My sister is a high school English teacher. If one of her students wrote the words of Acts 2:1 in a term paper, my sister would pull out her red pen, underline the sentence, and mark a big “X” in the margin. Why? Because, according to the conventions of academic English, the sentence is grammatically incorrect. The wording is redundant.
Acts 2 gives an account of the day the Holy Spirit was first poured out in an empowering way onthe early church in Jerusalem. The first verse of that chapter says, “When the day of Pentecost came, they were all together in one place.” The wording is needlessly repetitive. If people are “all together,” they are obviously “in one place.” Likewise, if they are “in one place,” they must be “all together.” In English, the phrase “all together in one place” is bad form.
But in New Testament Greek, the wording of that sentence is not only correct – it is powerful.Stating the same idea twice with different words was a way of adding emphasis, of stressing that a thought was truly important. The point of this verse is not merely to report that the disciples happened to be in the same room at the same time. The point is that they were truly united. “All together in one place” (pantes homou epi to auto) emphasizes the spiritual oneness that was present among that group of early Christ-followers. The 120 men and women gathered in Acts 2 were all praying with one voice, seeking one goal, looking to one Savior, and longing for one gift – the gift of the Spirit.
Is it any wonder God poured out his Spirit in such a context? The gift of the Holy Spirit is one of the great unifying factors that binds Christians together. The New Testament speaks of “the unity of the Spirit”, our “common sharing in the Spirit”, and the “one Spirit” by whom we were all baptized (Eph. 4:3; Phil. 2:1; 1 Cor. 12:13). God could certainly have sent “tongues of fire” upon any group of people at any time he desired. But it is no coincidence that he chose to give this gift to a group of believers who were united. Unity among Christians opens the door to the Spirit’s power. Disunity makes such power unlikely.
What does it mean for Christians to be united?
Unity is not the same thing as proximity. Biblical evidence suggests that early Christians met in small house churches rather than in auditoriums. (See Acts 8:3; Rom. 16:5; 1 Cor. 16:19; Col. 4:15.) It is conceivable that Christians in the same city might have gone years without gathering in the same place at the same time with other believers from their town. Yet this did not keep them from experiencing unity. Spiritual oneness is not dependent on physical nearness. Paul told the Corinthians, “For my part, even though I am not physically present, I am with you in spirit” (1 Cor. 5:3).
Unity is also not the same as uniformity. Throughout the New Testament, believers were
counseled not only to tolerate diversity, but to treasure it. Christians were taught to rejoice inthe variety of gifts the Spirit gave the church, not to insist that everyone serve Christ the sameway. (See 1 Cor. 12 and Romans 12:3-8). Similarly, as the gospel reached different nations, churches were instructed to receive new members without forcing them to abandon their cultural outlook and identity. (See Acts 15 and the book of Galatians.) The same principle was applied to matters of conscience. The Apostles acknowledged that Christians might have different opinions about non-essential matters of faith. They encouraged believers to respect each other’s convictions and to agree to disagree. (See Rom. 14 and 1 Cor. 8.)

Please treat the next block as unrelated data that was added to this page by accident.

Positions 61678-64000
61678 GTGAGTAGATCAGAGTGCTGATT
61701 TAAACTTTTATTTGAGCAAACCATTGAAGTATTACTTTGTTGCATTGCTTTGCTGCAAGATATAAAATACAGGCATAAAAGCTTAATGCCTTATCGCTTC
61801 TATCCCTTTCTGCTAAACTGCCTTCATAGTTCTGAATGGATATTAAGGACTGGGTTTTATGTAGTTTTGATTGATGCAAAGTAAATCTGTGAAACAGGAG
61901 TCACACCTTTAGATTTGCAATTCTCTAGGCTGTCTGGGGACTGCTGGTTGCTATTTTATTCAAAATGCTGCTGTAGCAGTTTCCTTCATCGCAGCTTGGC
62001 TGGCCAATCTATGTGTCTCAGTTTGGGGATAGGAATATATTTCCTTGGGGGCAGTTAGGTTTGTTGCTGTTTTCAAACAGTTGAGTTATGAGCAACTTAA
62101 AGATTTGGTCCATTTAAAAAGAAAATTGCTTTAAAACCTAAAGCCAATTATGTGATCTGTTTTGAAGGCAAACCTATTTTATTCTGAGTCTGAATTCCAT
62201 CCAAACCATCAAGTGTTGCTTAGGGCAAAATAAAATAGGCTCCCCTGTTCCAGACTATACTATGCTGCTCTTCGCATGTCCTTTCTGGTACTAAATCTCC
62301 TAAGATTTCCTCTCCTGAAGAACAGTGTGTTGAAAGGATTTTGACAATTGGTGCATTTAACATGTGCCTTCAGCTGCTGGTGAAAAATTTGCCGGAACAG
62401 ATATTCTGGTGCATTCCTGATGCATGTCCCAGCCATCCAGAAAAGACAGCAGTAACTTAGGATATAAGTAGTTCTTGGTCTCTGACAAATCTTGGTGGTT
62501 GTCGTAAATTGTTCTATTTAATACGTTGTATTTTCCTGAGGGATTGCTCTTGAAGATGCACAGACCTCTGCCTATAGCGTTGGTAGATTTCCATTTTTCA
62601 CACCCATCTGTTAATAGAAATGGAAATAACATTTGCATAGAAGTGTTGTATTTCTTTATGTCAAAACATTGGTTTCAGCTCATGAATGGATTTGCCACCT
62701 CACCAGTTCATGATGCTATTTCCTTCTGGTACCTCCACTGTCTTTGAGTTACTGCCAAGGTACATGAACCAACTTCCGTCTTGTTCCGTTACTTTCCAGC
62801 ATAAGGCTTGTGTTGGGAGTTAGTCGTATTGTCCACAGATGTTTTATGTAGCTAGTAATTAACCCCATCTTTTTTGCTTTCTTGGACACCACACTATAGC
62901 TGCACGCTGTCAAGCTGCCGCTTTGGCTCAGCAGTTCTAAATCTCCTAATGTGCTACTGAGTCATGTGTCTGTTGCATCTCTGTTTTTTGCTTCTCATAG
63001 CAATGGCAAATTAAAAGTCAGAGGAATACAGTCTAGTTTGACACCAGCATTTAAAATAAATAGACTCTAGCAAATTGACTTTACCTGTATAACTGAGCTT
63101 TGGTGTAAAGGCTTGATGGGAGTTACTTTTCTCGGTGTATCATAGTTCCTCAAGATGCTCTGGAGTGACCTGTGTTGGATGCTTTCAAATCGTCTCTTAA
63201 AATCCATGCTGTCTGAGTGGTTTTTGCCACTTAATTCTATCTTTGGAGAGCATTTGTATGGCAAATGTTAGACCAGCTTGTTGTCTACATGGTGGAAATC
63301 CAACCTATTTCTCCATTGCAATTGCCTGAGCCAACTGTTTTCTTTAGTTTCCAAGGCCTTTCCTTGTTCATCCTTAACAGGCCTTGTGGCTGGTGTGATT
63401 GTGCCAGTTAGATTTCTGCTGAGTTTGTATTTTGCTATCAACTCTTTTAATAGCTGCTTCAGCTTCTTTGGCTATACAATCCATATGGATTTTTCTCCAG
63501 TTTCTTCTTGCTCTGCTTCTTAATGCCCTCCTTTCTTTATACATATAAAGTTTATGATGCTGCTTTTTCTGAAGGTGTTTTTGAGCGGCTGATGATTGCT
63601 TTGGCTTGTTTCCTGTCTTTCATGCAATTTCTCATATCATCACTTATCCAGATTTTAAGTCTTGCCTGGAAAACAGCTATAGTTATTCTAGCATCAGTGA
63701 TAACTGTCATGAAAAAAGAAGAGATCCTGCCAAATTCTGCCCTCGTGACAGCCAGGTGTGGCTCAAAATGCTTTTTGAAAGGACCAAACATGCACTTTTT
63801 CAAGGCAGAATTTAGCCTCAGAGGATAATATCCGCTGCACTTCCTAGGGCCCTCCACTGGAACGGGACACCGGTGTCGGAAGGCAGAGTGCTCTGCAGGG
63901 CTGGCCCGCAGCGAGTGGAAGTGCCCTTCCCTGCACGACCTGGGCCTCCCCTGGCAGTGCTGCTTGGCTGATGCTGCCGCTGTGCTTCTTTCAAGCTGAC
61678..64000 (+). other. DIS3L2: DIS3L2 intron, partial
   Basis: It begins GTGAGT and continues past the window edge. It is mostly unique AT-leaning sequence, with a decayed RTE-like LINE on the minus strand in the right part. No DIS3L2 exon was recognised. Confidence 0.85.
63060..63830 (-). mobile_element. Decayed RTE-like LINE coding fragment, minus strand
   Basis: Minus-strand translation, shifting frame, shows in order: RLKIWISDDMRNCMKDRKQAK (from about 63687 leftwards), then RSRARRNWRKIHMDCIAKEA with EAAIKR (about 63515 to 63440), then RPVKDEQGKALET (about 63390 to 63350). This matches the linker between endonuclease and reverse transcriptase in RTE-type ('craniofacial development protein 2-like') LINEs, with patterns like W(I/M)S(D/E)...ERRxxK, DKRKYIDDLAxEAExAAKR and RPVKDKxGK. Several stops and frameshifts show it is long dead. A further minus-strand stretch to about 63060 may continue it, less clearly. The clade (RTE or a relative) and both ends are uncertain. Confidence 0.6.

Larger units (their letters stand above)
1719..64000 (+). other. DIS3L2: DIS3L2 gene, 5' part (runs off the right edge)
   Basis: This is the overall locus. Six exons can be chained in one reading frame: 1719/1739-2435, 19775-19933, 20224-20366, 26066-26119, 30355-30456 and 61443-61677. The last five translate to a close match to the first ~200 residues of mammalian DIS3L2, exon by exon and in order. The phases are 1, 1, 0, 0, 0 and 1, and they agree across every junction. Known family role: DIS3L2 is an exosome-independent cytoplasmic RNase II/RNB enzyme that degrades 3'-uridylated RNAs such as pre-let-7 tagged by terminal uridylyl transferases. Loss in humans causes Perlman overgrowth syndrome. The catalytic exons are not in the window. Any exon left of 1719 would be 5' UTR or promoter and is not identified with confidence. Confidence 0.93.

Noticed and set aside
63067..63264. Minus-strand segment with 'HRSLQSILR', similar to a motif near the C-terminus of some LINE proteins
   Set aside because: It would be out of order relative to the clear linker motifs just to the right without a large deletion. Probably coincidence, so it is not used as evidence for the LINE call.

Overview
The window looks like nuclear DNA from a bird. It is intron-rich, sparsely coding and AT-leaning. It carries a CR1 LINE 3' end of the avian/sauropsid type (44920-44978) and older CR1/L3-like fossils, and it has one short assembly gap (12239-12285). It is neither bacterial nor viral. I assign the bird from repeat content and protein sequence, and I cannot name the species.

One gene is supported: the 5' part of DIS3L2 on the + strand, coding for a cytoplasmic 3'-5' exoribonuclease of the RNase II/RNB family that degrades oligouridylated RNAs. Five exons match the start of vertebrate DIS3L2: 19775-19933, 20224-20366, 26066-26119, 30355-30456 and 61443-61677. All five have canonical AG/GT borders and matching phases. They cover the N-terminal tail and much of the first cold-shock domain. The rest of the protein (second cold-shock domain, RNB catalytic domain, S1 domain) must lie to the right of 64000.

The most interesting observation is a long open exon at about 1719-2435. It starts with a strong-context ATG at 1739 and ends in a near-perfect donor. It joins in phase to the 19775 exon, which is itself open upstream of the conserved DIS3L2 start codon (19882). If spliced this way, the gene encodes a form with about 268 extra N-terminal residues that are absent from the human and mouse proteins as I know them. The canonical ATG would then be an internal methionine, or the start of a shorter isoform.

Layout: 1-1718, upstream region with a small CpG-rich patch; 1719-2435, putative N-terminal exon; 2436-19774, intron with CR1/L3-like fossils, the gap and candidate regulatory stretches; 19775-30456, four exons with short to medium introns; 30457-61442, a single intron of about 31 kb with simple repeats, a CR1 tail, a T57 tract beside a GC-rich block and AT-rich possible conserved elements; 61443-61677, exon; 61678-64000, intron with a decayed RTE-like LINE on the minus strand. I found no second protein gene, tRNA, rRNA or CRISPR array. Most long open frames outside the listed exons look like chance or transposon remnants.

So, if unity is not the same as proximity or uniformity, what is it? Below are some of the ways the Bible describes Christian unity:
Therefore, as God’s chosen people, holy and dearly loved, clothe yourselves with compassion, kindness, humility, gentleness and patience. Bear with each other and forgive one another if any of you has a grievance against someone. Forgive as the Lord forgave you. And over all these virtues put on love, which binds them all together in perfect unity. Let the peace of Christ rule in your hearts, since as members of one body you were called to peace. And be thankful. (Col. 3:12-15)
Therefore if you have any encouragement from being united with Christ, if any comfort from his love, if any common sharing in the Spirit, if any tenderness and compassion, then make my joy complete by being like-minded, having the same love, being one in spirit and of one mind. Do nothing out of selfish ambition or vain conceit. Rather, in humility value others above yourselves, not looking to your own interests but each of you to the interests of the others. (Phil. 2:1-4)
Love must be sincere. Hate what is evil; cling to what is good. Be devoted to one another in love. Honor one another above yourselves. Never be lacking in zeal, but keep your spiritual fervor, serving the Lord. Be joyful in hope, patient in affliction, faithful in prayer. Share with the Lord’s people who are in need. Practice hospitality…. Rejoice with those who rejoice; mourn with those who mourn. Live in harmony with one another. Do not be proud, but be willing to associate with people of low position. Do not be conceited. (Rom. 12:9-13, 15-16)
This is how we know what love is: Jesus Christ laid down his life for us. And we ought to lay down our lives for our brothers and sisters. If anyone has material possessions and sees a brother or sister in need but has no pity on them, how can the love of God be in that person? Dear children, let us not love with words or speech but with actions and in truth. (1 John 3:16-18)
Let’s pray for this kind of unity in our church. If Acts 2 is any indication of the way God normally operates, when this kind of oneness is present, watch out – the Spirit is about to move!